However, this same complexity that makes it such an astonishing piece of work, can also be detrimental so less patient readers. Until one gets used to the writing, trying to figure out what is happening can be frustrating, and even then a lot of things you have to re-read very carefully to understand, often left out for reader interpretation. For this reason alone, I will say I like House of Leaves better, which is a horror, story that complex as it may be, still makes sense. Here, it often turns into metaphors of sorts that make ense. Here, it often turns into metaphors of sorts that make for amazing visuals, but often make it difficult to translate. However, if you wish to exercise your brain, I highly recommend this book.
Guest More than 1 year ago
I think this was a very good book. What attracted it to me was the crazy format. It was a challenge to read, but once you get the hang of it, it's really quite enjoyable. (If you don't mind people staring at you when you flip over the book every few minutes.)
Guest More than 1 year ago
If Danielewski actually had a story worth reading (or telling), he wouldn't completely bury it under page format tricks and nonsense under the guise of 'free verse'
Anonymous More than 1 year ago
A compelling love story, written in quite a unique format. Danielewski's poetic writing, unconventional style, and beautifully unreliable narrators combine to create quite the work of art.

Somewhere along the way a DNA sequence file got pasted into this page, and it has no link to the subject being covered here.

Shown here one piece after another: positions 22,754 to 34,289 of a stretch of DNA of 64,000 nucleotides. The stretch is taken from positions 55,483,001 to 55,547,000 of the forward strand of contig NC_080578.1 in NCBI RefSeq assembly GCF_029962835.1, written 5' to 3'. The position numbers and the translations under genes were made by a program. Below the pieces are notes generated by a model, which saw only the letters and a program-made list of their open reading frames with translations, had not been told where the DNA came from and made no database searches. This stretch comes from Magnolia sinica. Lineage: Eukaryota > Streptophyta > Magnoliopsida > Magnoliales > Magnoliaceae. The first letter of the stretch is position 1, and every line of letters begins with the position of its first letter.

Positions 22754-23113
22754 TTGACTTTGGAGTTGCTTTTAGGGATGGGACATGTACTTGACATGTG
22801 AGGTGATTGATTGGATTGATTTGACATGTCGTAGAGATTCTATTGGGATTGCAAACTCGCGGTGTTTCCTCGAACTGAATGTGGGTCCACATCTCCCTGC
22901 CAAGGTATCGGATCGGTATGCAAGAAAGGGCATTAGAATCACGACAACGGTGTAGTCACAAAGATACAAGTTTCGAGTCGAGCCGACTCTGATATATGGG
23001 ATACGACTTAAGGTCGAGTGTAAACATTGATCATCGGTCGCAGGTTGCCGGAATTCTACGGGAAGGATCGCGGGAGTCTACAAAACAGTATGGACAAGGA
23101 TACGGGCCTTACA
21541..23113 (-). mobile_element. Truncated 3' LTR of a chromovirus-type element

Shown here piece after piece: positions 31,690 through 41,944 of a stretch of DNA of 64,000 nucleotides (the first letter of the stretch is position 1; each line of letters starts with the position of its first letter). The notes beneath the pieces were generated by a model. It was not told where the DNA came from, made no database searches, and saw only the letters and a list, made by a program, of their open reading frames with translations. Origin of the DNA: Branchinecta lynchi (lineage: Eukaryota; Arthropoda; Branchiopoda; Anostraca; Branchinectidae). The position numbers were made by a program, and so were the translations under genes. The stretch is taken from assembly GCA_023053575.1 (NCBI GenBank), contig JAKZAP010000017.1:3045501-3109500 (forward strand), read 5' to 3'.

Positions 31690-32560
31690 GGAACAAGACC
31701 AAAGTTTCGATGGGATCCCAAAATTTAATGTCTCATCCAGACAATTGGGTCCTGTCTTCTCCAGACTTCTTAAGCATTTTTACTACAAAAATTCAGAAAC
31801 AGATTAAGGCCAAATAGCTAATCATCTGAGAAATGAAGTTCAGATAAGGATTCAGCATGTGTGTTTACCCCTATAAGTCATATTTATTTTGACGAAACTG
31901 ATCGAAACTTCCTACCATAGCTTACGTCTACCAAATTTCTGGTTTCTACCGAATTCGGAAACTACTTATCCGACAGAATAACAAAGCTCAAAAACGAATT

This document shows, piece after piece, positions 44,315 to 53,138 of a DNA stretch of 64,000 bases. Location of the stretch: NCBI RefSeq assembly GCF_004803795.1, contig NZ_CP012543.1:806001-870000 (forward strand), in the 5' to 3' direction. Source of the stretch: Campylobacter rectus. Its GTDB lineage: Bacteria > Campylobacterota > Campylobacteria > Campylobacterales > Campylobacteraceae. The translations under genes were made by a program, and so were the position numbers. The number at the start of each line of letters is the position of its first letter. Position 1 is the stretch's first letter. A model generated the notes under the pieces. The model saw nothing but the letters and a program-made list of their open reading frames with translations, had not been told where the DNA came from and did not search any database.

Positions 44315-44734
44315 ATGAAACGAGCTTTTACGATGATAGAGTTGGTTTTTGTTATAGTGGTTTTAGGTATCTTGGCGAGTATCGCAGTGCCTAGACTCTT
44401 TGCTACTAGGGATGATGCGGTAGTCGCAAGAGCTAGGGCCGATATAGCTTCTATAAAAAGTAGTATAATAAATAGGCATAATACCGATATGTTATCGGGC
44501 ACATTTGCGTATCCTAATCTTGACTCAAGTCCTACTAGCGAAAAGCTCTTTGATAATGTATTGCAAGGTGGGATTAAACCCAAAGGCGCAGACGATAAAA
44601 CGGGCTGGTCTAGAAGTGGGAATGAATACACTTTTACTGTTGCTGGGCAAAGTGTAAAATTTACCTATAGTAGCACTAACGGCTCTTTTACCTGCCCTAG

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Alexa_ More than 1 year ago
I wanted to love this book. The style and the format is beautiful. I was excited to read a different kind of book that would make me work at figuring it out. However, I found that the author got too caught up in trying to make this a "different" book. The poetry just seems like words on a page to me, that only make sense to the author himself. I tried taking things slow to really think about what each sentence meant, but it just turned into me not being excited to read anymore. Even when there were parts that were understandable the plot just was not there and I didn't find the characters as complex as I would have hoped. Only Revolutions is a great piece of art though. Just not literary art.
Anonymous More than 1 year ago
indienymph More than 1 year ago
This book although a complicated read (the author suggests reading eight pages from one side of the book, then eight from the other, and so on)the writing style is poetic and original. At times it isn't easy understanding exactly what is happening due to obscure nouns, but this makes the story open to individual interpretation which is interesting. Near the binding of the book on each page is a year with interesting and catastrophic events that occurred within it, as well as famous quotes. I am not sure if they really tie into the story, or what the author intended with them, but they add to the complexity of this novel in a purely original way. This book is a must for fan of original writing style! I also recommend it to poetry fans because the book is surprisingly lyrical. Also a must for fans of the author.
Anonymous More than 1 year ago
love_d More than 1 year ago
I couldn't get into this book (books) much as I wanted to. Even with reading just 7 pages from each book at a time and then reading 7 pgs from the other, I couldn't follow the authors point or plot or year. Some of the writing is poetic, but it didn't mesh for me. It is offbeat and unique.
Anonymous More than 1 year ago
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Guest More than 1 year ago
I haven't read this book yet, but the first review is completely unfair. Danielewski's other book, 'House of Leaves' was a magnificent work of literary horror. I've had the book for over 2-3 years now, and it's still one of my favorites which I always come back to for a good read. I think 'Only Revolutions' has potential.